While natural disasters have impacted the United States for countless decades—from The Great San Francisco Earthquake of 1906 to 2005’s Hurricane Katrina—these catastrophic events are seemingly occurring with a more severe frequency. For New York and New Jersey residents, 2012’s Superstorm Sandy was the largest and most damaging event in recent history.
In cases as serious and far-reaching as Sandy, federal and state entities often work together to better ascertain the needs of impacted residents.
When the worst is realized from a storm event, FEMA is the one government entity that can offer direct, comprehensive aid.
“If it is determined that the damage is beyond their recovery capability, the governor will normally send a request letter to the president, directed through the regional director of the appropriate FEMA region,” says Howard J. Perl, a senior attorney with the Florida-based Katzman Garfinkel & Berger. “The president then makes the decision whether or not to declare a major disaster or emergency,” adds Perl, who is well-versed in the FEMA application process.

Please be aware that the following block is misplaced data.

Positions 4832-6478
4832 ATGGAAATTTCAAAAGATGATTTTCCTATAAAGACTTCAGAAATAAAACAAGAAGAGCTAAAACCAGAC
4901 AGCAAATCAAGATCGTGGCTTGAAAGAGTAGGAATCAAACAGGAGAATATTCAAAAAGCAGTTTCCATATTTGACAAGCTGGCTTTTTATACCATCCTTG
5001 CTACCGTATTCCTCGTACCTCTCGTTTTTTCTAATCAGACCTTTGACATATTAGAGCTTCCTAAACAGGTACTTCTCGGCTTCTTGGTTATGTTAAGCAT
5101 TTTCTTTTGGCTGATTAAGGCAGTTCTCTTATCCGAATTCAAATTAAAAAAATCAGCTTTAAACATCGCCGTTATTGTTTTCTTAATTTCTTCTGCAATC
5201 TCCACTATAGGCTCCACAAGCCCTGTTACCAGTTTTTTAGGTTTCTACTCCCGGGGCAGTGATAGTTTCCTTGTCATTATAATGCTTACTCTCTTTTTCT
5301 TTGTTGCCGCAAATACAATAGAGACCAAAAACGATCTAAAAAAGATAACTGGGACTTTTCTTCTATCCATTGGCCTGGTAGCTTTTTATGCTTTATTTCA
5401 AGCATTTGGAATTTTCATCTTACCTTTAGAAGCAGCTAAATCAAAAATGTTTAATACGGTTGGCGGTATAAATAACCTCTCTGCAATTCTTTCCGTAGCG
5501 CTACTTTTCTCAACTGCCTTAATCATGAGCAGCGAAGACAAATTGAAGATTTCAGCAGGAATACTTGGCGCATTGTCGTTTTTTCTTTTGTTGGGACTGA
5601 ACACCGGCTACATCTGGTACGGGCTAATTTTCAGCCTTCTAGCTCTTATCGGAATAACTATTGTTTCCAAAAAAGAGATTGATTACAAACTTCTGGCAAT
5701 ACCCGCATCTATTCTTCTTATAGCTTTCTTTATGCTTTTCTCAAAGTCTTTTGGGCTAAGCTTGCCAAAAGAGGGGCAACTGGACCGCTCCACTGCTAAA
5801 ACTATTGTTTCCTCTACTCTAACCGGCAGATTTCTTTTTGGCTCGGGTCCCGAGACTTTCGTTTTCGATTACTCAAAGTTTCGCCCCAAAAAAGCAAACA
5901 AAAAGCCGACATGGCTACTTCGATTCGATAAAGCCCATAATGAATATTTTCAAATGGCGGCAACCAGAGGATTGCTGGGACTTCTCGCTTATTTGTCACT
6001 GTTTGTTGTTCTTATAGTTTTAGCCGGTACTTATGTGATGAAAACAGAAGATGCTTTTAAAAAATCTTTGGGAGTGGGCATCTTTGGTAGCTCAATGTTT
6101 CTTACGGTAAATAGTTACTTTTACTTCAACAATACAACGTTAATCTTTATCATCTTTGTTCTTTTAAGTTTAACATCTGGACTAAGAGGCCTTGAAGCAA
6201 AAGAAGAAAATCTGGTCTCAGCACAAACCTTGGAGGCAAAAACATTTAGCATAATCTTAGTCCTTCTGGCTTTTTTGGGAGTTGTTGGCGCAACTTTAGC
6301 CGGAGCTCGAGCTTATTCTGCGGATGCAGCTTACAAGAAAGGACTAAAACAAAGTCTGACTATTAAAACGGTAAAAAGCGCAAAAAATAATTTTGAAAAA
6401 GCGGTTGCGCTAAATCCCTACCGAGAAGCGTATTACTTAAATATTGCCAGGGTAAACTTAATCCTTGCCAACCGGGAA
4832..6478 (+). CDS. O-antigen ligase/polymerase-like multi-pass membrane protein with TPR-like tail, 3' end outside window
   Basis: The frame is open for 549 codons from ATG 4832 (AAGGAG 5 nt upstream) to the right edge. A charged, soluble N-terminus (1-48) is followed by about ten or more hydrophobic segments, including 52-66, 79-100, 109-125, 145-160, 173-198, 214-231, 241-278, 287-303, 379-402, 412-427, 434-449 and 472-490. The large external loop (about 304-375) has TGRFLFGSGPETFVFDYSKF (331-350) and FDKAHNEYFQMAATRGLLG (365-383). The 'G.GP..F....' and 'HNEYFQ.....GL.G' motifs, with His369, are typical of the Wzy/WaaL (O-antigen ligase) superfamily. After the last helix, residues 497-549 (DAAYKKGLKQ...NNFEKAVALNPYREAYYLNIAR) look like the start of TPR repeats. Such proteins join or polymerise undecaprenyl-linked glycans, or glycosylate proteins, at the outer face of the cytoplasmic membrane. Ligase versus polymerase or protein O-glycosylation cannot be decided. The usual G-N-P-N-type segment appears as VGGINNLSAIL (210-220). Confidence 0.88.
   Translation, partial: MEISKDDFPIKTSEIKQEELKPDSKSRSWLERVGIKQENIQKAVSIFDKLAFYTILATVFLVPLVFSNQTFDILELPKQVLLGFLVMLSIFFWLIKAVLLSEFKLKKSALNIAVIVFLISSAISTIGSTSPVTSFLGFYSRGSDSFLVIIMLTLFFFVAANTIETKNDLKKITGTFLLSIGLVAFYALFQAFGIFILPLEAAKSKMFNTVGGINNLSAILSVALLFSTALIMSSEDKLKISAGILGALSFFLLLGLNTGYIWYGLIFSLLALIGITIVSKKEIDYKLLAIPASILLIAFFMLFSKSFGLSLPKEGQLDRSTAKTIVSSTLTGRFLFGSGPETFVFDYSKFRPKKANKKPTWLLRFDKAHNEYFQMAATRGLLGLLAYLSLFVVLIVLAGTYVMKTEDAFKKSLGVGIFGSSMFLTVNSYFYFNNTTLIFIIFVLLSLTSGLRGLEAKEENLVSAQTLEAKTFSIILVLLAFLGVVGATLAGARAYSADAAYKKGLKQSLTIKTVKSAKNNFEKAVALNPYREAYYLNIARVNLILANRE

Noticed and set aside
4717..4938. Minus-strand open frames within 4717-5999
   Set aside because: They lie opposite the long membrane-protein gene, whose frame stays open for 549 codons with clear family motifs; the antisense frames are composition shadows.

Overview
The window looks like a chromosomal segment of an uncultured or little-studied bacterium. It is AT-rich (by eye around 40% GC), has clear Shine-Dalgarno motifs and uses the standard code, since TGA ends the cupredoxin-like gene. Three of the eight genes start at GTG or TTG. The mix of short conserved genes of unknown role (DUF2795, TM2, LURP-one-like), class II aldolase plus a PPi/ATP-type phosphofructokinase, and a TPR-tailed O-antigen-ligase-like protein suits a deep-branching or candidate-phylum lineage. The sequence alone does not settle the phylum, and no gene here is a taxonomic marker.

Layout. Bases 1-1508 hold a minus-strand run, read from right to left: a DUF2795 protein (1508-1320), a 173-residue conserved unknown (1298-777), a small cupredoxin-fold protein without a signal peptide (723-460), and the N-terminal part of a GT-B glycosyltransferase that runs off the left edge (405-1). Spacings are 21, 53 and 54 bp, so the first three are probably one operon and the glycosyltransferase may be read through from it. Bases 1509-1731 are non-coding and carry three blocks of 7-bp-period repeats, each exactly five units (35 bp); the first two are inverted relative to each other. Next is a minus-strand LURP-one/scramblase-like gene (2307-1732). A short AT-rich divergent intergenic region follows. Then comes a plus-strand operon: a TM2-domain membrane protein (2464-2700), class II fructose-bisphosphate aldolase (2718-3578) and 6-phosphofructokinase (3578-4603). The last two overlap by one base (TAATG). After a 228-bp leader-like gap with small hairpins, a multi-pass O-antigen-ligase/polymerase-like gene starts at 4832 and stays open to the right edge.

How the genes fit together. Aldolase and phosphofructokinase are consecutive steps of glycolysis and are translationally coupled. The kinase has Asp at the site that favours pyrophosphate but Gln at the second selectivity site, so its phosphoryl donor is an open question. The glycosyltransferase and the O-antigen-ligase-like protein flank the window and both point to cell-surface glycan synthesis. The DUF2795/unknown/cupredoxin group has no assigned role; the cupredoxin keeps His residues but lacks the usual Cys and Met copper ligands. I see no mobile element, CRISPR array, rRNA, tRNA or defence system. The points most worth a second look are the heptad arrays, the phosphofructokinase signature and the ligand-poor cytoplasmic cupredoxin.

Along with fund and on-site disaster recovery support, FEMA also provides local and state government officials with experts in specialized fields and funding for rebuilding efforts. In addition, FEMA provides funds for training of response personnel. FEMA also directs individuals to access low interest loans in conjunction with the Small Business Administration (SBA).